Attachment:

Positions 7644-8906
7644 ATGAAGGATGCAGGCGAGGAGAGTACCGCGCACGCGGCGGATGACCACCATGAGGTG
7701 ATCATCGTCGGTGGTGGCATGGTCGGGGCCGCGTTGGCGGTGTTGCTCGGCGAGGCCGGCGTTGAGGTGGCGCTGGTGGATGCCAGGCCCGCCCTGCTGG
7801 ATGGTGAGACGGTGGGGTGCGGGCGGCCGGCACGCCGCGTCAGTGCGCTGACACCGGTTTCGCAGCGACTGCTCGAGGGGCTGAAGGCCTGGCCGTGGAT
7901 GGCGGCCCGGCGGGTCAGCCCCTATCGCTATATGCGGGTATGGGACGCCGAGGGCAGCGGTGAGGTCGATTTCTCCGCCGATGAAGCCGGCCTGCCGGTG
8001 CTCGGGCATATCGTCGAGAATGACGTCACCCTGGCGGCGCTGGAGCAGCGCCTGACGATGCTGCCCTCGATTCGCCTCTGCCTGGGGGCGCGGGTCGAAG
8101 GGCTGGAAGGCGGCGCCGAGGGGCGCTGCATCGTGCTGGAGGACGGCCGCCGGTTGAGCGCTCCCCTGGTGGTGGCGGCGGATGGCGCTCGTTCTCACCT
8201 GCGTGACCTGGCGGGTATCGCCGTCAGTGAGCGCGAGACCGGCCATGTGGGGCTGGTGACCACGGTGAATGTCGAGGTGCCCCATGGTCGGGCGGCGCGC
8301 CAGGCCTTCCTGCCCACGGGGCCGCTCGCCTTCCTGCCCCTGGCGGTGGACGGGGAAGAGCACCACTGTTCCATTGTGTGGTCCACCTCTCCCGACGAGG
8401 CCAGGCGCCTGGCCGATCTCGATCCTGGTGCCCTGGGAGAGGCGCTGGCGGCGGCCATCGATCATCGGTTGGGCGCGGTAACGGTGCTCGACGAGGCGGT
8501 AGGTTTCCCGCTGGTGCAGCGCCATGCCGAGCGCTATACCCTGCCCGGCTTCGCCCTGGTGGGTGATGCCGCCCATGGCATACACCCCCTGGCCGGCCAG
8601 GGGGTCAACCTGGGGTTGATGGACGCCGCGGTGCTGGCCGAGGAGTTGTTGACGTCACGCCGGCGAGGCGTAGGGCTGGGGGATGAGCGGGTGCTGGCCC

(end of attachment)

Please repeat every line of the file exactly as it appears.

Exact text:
Positions 7644-8906
7644 ATGAAGGATGCAGGCGAGGAGAGTACCGCGCACGCGGCGGATGACCACCATGAGGTG
7701 ATCATCGTCGGTGGTGGCATGGTCGGGGCCGCGTTGGCGGTGTTGCTCGGCGAGGCCGGCGTTGAGGTGGCGCTGGTGGATGCCAGGCCCGCCCTGCTGG
7801 ATGGTGAGACGGTGGGGTGCGGGCGGCCGGCACGCCGCGTCAGTGCGCTGACACCGGTTTCGCAGCGACTGCTCGAGGGGCTGAAGGCCTGGCCGTGGAT
7901 GGCGGCCCGGCGGGTCAGCCCCTATCGCTATATGCGGGTATGGGACGCCGAGGGCAGCGGTGAGGTCGATTTCTCCGCCGATGAAGCCGGCCTGCCGGTG
8001 CTCGGGCATATCGTCGAGAATGACGTCACCCTGGCGGCGCTGGAGCAGCGCCTGACGATGCTGCCCTCGATTCGCCTCTGCCTGGGGGCGCGGGTCGAAG
8101 GGCTGGAAGGCGGCGCCGAGGGGCGCTGCATCGTGCTGGAGGACGGCCGCCGGTTGAGCGCTCCCCTGGTGGTGGCGGCGGATGGCGCTCGTTCTCACCT
8201 GCGTGACCTGGCGGGTATCGCCGTCAGTGAGCGCGAGACCGGCCATGTGGGGCTGGTGACCACGGTGAATGTCGAGGTGCCCCATGGTCGGGCGGCGCGC
8301 CAGGCCTTCCTGCCCACGGGGCCGCTCGCCTTCCTGCCCCTGGCGGTGGACGGGGAAGAGCACCACTGTTCCATTGTGTGGTCCACCTCTCCCGACGAGG
8401 CCAGGCGCCTGGCCGATCTCGATCCTGGTGCCCTGGGAGAGGCGCTGGCGGCGGCCATCGATCATCGGTTGGGCGCGGTAACGGTGCTCGACGAGGCGGT
8501 AGGTTTCCCGCTGGTGCAGCGCCATGCCGAGCGCTATACCCTGCCCGGCTTCGCCCTGGTGGGTGATGCCGCCCATGGCATACACCCCCTGGCCGGCCAG
8601 GGGGTCAACCTGGGGTTGATGGACGCCGCGGTGCTGGCCGAGGAGTTGTTGACGTCACGCCGGCGAGGCGTAGGGCTGGGGGATGAGCGGGTGCTGGCCC